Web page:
How do we design a data model, how do we connect data, how do we represent information, how do we store or retrieve them ? These are all fundamental questions in data modeling but there is a common key to unlock them. You have to start by defining a primitive information resource, and then understand how one can build complex information structures on top of these fundamental units. And this is because everything in nature or systems follow this kind of abstraction from the simple to the most sophisticated. There are patterns that recur at progressively smaller scales. There are fundamental building blocks that can build higher-order structures.
For more than thirty years, the data modeling world is dominated by records. Records in the form of a row in a table, or in a form of hierarchically structured XML/JSON documents, or in the form of property-graph nodes. Many consider the fundamental structure of RDF triplet, Subject-Predicate-Object, but this can be seen too as a form of a record that confines you to think in terms of a function-functor that maps information resources from a domain set to information resources of a range set. Neither the nature or reference mechanism of these resources, nor their linkage type are defined in a sufficient or efficient manner.
An alternative view on data modeling that can extend and enrich RDF is introduced in this article. It is based on AIR, analyzed with R3DM framework, and exemplified with AtomicDB.AIR is the oxygen that makes this database technology breath. It makes it alive and kicking.
AIR fits perfectly to the duality principle of R3DM conceptual model and the Everything is Represented with a Symbol corollary. There is no better example to think about this than digital representations as sequences of binary digits in the internal memory state of our machines. In a digital computer, everything is represented and addressed at the machine level with sequences of 0s and 1s. In order to represent information, Ron Everett managed to conceive in a similar way at a higher abstracted level an identification and addressing schema of information units. He wrapped atomic data types, such as a string or number, and made them the core of these units and he used a four-dimensional space to uniformly address, identify, bind and encode AIRs. Thus in AtomicDB each AIR unit is a self-referenced and uniquely identified item in a 4D space with sets of 4D references to otherAIRs for classification purpose, and embedded data values for querying purpose.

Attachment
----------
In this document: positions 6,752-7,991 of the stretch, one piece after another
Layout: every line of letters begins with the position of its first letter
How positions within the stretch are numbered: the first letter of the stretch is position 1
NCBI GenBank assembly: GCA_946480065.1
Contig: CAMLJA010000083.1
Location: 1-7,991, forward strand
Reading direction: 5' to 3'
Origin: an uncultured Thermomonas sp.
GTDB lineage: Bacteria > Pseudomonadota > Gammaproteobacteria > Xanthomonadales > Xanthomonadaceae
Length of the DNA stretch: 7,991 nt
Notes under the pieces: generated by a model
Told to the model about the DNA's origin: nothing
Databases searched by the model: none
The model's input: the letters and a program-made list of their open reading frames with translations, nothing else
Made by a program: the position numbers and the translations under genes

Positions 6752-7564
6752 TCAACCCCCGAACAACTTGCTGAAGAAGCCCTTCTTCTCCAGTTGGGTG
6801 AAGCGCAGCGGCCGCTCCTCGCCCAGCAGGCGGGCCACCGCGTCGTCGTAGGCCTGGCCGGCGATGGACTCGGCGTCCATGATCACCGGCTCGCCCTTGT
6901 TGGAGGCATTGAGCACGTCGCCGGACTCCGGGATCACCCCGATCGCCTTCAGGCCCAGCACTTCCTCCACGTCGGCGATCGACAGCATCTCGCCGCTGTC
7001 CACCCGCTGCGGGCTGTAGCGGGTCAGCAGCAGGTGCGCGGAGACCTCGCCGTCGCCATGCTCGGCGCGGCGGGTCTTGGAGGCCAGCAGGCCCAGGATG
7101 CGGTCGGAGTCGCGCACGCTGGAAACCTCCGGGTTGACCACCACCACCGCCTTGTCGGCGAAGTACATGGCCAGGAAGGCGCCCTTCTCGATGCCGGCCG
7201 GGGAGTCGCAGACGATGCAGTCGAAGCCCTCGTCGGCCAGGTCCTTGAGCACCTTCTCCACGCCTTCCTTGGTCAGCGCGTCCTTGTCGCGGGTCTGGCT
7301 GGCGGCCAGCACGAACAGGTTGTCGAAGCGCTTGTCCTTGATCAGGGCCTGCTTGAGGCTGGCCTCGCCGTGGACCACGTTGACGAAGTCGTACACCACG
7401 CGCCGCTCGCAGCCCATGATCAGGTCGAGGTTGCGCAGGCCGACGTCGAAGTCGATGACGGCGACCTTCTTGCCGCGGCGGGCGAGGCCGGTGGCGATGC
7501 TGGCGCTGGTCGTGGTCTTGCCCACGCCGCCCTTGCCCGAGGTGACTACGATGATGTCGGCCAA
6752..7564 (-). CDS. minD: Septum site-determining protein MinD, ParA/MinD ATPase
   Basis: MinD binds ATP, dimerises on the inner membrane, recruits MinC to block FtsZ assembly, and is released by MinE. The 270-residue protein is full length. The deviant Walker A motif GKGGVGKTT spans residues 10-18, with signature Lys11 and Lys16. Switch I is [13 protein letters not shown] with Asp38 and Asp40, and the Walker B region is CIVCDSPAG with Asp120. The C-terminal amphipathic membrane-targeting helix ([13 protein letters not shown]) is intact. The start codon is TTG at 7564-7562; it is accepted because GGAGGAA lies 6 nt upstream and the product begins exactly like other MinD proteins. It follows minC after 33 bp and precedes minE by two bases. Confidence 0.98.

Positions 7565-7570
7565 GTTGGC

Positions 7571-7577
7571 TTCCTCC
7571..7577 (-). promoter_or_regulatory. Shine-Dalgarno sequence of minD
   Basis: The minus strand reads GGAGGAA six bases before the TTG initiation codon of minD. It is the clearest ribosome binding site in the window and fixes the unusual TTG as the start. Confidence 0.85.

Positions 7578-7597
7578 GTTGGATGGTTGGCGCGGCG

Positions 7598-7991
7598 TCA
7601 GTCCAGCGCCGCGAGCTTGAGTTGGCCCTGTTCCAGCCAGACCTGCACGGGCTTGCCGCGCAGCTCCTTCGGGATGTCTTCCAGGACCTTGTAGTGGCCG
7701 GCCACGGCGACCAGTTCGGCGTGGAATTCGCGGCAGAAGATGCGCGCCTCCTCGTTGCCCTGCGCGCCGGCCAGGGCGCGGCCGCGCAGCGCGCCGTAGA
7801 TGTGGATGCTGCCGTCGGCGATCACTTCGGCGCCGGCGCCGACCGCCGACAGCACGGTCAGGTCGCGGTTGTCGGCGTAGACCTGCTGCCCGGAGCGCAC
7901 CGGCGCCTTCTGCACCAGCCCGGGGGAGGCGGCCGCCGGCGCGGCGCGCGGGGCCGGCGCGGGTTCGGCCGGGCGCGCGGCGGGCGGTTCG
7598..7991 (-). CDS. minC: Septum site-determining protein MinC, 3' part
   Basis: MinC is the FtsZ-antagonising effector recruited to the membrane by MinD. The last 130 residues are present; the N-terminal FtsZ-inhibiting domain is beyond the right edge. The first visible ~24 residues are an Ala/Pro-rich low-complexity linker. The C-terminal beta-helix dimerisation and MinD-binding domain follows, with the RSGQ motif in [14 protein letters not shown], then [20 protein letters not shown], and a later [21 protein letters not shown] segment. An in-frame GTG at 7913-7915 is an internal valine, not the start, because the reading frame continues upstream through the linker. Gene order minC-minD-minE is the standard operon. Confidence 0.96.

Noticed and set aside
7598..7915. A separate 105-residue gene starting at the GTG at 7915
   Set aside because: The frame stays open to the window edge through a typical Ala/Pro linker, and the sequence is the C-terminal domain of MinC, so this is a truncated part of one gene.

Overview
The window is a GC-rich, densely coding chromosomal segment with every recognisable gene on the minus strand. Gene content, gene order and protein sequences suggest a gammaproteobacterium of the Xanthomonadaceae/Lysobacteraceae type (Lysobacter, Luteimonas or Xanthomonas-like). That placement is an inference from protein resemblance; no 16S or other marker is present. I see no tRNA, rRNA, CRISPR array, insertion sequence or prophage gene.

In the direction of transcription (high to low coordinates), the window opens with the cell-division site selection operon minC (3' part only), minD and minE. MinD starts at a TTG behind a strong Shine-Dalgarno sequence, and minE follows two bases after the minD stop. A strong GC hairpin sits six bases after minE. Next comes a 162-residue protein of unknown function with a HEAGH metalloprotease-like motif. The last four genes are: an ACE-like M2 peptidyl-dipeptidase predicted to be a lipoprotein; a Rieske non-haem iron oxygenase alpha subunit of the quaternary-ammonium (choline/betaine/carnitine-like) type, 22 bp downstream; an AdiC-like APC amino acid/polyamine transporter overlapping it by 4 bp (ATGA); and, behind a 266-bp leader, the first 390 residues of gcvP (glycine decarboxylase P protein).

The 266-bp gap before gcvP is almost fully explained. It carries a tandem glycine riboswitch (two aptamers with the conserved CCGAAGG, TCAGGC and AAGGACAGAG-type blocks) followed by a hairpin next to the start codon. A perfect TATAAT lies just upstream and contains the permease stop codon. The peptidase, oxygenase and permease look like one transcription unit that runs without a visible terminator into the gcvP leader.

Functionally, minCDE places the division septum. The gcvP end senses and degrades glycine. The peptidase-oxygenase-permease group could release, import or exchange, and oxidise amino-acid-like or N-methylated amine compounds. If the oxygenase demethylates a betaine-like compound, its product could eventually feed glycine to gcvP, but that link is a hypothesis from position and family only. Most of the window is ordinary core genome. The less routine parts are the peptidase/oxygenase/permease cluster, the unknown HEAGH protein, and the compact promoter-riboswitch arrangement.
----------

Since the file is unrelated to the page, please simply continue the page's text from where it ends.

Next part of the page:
According to R3DM we have three layers of abstraction, the semantic, the sign, and the storage-data layer. The 4D reference type of AIR is the implementation of sign layer and it is bridging the semantic with the storage layer in the most semiotic way. This is a fully apprehensive act of responding to the fact that atomic data types and data structures cannot play sufficiently both the role of encoding and representing information. You have to make these two roles distinct. This is exactly what we manage in a beautiful way with these references. The symbolic layer is created in this 4D space and instead of having dissimilar atomic data types and abstract complex data types, you have uniform AIR units and aggregates of them e.g. collections, records, sets and multi-sets that are referenced in exactly the same way .
This is a completely, new, radical perspective on data modeling. It is a turning point and there has to be ample evidence to support claims that DBMS based on this are superior than their counterparts. We are determined to investigate, enhance, and apply that kind of database technology and connect it to the overall semiotic perspective of R3DM conceptual framework. It is possible that R3DM based on AIR can assimilate all other SQL and noSQL and SPARQL queries and data models in a simpler, more intuitive, faster, more secure, highly consistent, and in a large scale. This uniform structural symmetry based on AIR, both in terms of value representation and bi-directional relationships is perhaps the most innovative feature and what will hopefully make AIR the universal atomic information unit in the whole computer science field. If not, I am sure that many other similar paradigms in data modeling will be based on this model, because a whole new unexplored path is now open and unimaginable applications of this technology can be turned into a reality.